Ready Player One (Ready Player One #1) by Ernest Cline

Ready Player One – Ernest Cline

Nominated as one of America’s best-loved novels by PBS’s The Great American Read

The worldwide bestseller—now a major motion picture directed by Steven Spielberg.


Ready Player One – Ernest Cline

Ready Player One

by Ernest Cline

(Ready Player One #1)

Length: 15 hrs and 40 mins

Hardcover, 374 pages
Published August 16th 2011

Ready Player One – Ernest Cline


Ready Player One – Ernest Cline



4.25 stars


Sometimes reading a book at the right time makes all the difference in the world.

I’ve tried listening to Ready Player One a couple years ago and didn’t care for it – in plain English I DNFed it. Then two month ago, over Christmas, I watched the movie on TV and I was immediately intrigued by it – and wondering how different the book might be. Suddenly it made me want to pick it up again. And I’m so glad I did.

Of course, and this shouldn’t come as a surprise anymore, the book is so much better than the movie.

Not only is the story more detailed, it’s also nothing like the movie. Besides the characters and the overall plot line, the book differs in many aspects and the sheer amount of 80s references is staggering. Although I’m not a gamer and didn’t recognize 90% of the computer games that were mentioned, the movie and music references made me smile – the 80s shaped my life.

I think what makes this book so stellar is the unique plot line. It’s truly original in every way that counts. Often books feel like shadows and pale copies of tropes and plots that have already been done in numerous ways. Ready Player One is refreshingly distinctive compared to other books, and has an authentic and entertaining voice.

The novel felt like one of those old quest movies, where a hero has to accomplish a number of tricky and challenging undertakings and adventures to win the ultimate price – it was just a modern version of it.

I really enjoyed this audiobook from beginning to end.

The idea. The characters and the plot – it all worked for me.

However, sometimes the detailed descriptions of games clearly went over my non-gamer head. The author went into great details concerning games, creators and other historical background that wasn’t as interesting for me as it might be for gaming enthusiasts. But all of that paled in comparison to how much fun I had listening to this book.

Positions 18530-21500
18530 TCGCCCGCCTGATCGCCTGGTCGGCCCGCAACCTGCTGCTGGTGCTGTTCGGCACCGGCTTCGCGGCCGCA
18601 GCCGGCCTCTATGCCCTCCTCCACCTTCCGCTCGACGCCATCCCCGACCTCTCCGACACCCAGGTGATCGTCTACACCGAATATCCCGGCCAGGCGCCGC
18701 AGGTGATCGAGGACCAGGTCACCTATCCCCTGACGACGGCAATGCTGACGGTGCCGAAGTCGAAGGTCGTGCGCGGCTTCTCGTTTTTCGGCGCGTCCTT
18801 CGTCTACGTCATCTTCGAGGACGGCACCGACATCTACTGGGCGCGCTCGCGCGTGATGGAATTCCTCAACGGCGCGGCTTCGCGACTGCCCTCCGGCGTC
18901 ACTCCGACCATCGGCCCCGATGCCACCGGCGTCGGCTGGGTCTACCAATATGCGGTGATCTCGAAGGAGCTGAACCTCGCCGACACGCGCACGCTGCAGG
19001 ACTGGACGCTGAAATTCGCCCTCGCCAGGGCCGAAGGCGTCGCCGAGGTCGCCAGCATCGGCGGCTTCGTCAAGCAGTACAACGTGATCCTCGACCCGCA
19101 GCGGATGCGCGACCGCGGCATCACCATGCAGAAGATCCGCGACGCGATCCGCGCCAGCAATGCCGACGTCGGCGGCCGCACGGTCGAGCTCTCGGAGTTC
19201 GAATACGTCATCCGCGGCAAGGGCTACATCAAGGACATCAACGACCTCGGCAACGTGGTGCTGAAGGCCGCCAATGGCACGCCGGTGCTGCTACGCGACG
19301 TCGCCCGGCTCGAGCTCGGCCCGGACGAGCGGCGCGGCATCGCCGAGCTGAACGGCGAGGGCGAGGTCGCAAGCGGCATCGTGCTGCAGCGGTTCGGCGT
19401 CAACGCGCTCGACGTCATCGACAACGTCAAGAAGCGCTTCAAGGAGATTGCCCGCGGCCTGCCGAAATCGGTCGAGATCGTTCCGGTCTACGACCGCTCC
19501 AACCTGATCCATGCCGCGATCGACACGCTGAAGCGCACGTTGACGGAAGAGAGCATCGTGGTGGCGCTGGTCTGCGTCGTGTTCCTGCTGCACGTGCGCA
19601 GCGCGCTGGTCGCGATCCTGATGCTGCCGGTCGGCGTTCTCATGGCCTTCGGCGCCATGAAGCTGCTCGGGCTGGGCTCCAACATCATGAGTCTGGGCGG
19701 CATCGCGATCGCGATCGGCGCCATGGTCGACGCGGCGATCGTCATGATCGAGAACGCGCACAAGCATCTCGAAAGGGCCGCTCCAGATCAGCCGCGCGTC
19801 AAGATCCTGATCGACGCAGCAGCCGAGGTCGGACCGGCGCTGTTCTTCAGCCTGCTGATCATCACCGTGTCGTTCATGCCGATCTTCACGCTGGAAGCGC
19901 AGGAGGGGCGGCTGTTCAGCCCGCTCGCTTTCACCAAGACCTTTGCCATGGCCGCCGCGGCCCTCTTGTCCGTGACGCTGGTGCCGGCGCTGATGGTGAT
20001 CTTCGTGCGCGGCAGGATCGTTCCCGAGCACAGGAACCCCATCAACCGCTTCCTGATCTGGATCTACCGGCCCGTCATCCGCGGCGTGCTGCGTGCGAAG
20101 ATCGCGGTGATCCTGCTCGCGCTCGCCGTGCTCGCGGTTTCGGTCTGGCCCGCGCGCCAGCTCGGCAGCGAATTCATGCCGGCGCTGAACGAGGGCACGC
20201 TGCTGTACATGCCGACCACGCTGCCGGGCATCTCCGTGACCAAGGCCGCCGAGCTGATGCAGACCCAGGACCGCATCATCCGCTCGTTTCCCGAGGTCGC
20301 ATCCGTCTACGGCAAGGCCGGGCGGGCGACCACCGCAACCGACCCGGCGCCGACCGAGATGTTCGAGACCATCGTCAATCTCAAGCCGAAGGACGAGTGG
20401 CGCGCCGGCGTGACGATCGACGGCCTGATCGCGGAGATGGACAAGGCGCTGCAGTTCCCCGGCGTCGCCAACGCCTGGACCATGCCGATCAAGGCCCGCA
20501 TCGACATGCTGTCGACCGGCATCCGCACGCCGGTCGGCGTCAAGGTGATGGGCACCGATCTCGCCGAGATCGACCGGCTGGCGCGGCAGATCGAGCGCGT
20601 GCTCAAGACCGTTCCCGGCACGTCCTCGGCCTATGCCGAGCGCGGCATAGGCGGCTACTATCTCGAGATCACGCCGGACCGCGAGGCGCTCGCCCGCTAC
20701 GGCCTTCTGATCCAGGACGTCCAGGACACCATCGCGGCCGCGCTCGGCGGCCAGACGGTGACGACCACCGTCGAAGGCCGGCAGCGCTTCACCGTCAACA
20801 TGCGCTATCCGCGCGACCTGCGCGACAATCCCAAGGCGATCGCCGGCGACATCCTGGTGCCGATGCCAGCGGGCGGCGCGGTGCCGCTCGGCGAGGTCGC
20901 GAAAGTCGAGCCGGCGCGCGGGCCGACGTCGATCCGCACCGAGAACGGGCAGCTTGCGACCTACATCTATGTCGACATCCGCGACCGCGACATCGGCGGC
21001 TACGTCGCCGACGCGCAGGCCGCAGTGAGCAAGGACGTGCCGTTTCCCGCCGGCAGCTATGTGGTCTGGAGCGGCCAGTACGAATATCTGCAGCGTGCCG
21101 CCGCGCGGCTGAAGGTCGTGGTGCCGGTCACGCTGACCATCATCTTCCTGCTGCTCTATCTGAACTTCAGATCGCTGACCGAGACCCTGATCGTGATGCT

I can only recommend it to anyone who loves a unique storyline and grew up in the 80s and 90s.


Ready Player One – Ernest Cline



In the year 2045, reality is an ugly place. The only time teenage Wade Watts really feels alive is when he’s jacked into the virtual utopia known as the OASIS. Wade’s devoted his life to studying the puzzles hidden within this world’s digital confines—puzzles that are based on their creator’s obsession with the pop culture of decades past and that promise massive power and fortune to whoever can unlock them. 

But when Wade stumbles upon the first clue, he finds himself beset by players willing to kill to take this ultimate prize. The race is on, and if Wade’s going to survive, he’ll have to win—and confront the real world he’s always been so desperate to escape.

Ready Player One - Ernest Cline

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ERNEST CLINE is a novelist, screenwriter, father, and full-time geek. His first novel, Ready Player One, was a New York Times and USA Today bestseller, appeared on numerous “best of the year” lists, and is set to be adapted into a motion picture by Warner Bros. and director Steven Spielberg. His second novel, ARMADA, debuted at #4 on the NYT Bestseller list and is being made into a film by Universal Pictures. Ernie lives in Austin, Texas, with his family, a time-traveling DeLorean, and a large collection of classic video games.

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Ready Player One – Ernest Cline

About corina

I’m a blogger, photographer, and unapologetic book addict. I love strong female characters, major jerks, and Happily Ever Afters.

One thought on “Ready Player One (Ready Player One #1) by Ernest Cline

  1. Yay! I’m glad the movie made you want to give the audiobook another try. They really are quite different. I loved listening to this book because I think I would have been bogged down by the details otherwise.
    Great review!

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